The first part of this guide covers writing the key text in your ATF: headers, subheaders, and call-to-action buttons.
We'll follow three steps:
- Identify how users get value from your product
- Add a hook—to get them to keep reading
- Speak directly to your customer personas
1. Identify how users get value
Value props are ways people "get value" from your product.
Consider the following exercise for finding your product's value props:
- What bad alternative do people resort to when they lack your product?
- How is your product better than that bad alternative?
- Now turn the last step into an action statement—that's your value prop.
As an example, let's use the free language learning app Duolingo. It offers short-form, interactive lessons.
Let's look at a few more examples
- List the ways life is worse when your product doesn't exist.
- Identify a specific articulation of your better solution. Do not use vague phrasing.
Now that we have our clear and specific header, we'll add a hook to compel visitors to keep reading.
2. Add a hook
Adding a hook to your header can take two forms:
- A bold claim
- A response to likely skepticism
Add a bold, specific claim
On the left, we have a vague statement. On the right, we have a specific, bold claim about the benefit users will receive.
Now that's more enticing. Readers want to know how that's possible. So they keep reading.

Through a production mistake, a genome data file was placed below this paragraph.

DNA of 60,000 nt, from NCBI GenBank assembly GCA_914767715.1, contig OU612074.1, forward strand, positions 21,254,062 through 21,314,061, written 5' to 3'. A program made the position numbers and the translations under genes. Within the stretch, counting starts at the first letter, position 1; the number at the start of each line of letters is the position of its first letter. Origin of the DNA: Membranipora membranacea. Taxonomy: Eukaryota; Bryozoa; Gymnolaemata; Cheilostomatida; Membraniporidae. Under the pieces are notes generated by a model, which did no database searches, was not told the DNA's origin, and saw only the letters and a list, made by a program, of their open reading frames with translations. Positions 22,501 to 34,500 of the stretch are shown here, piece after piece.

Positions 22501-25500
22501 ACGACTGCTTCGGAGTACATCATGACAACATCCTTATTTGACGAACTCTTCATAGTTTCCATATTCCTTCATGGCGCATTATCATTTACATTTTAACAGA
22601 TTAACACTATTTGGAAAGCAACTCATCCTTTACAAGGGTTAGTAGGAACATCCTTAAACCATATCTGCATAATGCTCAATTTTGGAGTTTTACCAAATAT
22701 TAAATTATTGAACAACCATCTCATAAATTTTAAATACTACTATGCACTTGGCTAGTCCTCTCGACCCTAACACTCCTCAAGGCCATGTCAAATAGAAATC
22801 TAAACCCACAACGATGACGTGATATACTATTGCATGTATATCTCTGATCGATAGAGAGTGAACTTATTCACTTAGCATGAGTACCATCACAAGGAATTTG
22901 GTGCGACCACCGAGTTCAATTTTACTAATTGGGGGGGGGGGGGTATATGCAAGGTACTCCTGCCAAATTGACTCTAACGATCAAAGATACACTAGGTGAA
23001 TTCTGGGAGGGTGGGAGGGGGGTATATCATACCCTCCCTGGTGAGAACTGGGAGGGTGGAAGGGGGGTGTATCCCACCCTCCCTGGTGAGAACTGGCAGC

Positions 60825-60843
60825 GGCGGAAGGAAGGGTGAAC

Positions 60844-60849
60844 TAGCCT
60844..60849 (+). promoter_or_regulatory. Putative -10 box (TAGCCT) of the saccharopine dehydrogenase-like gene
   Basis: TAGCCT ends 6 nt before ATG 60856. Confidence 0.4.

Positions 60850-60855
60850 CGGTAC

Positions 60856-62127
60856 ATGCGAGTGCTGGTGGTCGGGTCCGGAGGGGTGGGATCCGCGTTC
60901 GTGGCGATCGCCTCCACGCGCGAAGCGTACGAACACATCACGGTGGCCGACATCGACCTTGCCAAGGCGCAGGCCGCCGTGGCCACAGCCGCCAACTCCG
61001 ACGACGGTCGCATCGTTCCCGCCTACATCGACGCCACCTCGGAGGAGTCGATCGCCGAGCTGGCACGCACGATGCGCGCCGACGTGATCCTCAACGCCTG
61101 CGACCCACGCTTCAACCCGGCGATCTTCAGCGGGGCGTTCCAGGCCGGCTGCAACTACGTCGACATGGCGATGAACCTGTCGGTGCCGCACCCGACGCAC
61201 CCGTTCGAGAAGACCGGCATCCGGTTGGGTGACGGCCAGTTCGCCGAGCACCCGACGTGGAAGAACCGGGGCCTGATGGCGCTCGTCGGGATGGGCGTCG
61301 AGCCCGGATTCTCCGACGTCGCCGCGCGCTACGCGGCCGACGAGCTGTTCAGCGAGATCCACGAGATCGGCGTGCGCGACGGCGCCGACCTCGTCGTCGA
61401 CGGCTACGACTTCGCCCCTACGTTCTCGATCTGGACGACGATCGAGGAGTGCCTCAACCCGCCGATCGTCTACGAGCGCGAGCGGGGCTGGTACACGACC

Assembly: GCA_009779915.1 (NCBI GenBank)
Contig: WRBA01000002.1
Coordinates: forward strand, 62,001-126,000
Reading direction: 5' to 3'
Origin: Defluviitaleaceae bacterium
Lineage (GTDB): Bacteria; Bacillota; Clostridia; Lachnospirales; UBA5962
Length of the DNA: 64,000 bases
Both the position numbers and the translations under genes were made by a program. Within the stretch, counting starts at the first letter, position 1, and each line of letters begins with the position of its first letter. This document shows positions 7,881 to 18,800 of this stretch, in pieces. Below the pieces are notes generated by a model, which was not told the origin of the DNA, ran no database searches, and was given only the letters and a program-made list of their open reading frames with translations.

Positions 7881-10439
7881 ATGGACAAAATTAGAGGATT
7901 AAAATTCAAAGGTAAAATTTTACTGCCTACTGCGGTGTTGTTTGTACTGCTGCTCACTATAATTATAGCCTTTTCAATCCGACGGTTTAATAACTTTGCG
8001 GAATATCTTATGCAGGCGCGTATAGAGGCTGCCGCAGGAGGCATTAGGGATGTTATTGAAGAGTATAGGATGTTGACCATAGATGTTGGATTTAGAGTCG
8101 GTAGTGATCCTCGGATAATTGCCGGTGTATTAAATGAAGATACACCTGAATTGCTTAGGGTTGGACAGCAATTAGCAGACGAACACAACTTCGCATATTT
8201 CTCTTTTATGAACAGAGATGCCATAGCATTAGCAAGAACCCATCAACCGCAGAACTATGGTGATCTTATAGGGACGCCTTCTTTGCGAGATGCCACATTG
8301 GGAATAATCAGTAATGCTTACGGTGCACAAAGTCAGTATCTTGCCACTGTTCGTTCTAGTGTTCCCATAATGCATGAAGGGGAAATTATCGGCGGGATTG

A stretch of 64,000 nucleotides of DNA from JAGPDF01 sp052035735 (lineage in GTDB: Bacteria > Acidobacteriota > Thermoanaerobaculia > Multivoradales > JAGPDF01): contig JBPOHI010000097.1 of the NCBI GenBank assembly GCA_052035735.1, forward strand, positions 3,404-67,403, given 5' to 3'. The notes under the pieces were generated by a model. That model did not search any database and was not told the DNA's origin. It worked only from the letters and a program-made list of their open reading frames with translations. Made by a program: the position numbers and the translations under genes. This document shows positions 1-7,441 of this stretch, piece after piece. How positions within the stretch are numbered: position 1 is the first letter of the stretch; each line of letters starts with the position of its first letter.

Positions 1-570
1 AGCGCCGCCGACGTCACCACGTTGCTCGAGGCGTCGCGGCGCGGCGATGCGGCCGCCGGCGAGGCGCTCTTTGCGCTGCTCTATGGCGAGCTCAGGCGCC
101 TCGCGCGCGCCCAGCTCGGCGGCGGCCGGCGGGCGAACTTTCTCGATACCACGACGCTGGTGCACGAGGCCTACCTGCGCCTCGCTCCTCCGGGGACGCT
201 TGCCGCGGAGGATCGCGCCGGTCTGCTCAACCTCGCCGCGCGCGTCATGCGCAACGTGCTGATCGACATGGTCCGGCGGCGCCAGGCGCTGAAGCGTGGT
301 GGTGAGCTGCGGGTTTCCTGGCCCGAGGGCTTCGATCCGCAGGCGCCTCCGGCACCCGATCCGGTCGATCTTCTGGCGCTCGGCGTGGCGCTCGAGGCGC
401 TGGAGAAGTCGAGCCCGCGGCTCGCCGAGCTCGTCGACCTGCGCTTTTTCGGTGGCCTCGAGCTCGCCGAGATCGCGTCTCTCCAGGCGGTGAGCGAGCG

Here's another example:
Be sure your pitch doesn't sound too good to be true. If you trigger the reader's hyperbole radar, it cheapens your brand and compromises their trust in you.
For example, don't do this:
In short, a bold claim is:
- Highly specific
- Triggers a dopamine hit of "wow, I didn't know that was possible."
Proactively address major objections
In addition to including a bold claim, you can also add a hook by addressing a key objection in your header.
Let's use the website design tool, Webflow, as an example. Below is their header copy, which hasn't yet been paired with a hook:
Build your own website.
Upon seeing this, objections readers have could include:
- But, I don't know how to code. Don't websites require coding skills?
- This will take too long. I don't have the time. I'm not a trained designer.
- This will be low functionality and constraining like other site design tools.
Your job is to identify which of these is a major buying objection—and to proactively address it.
Don't let visitors retain their unaddressed concerns that cause them to bounce before scrolling.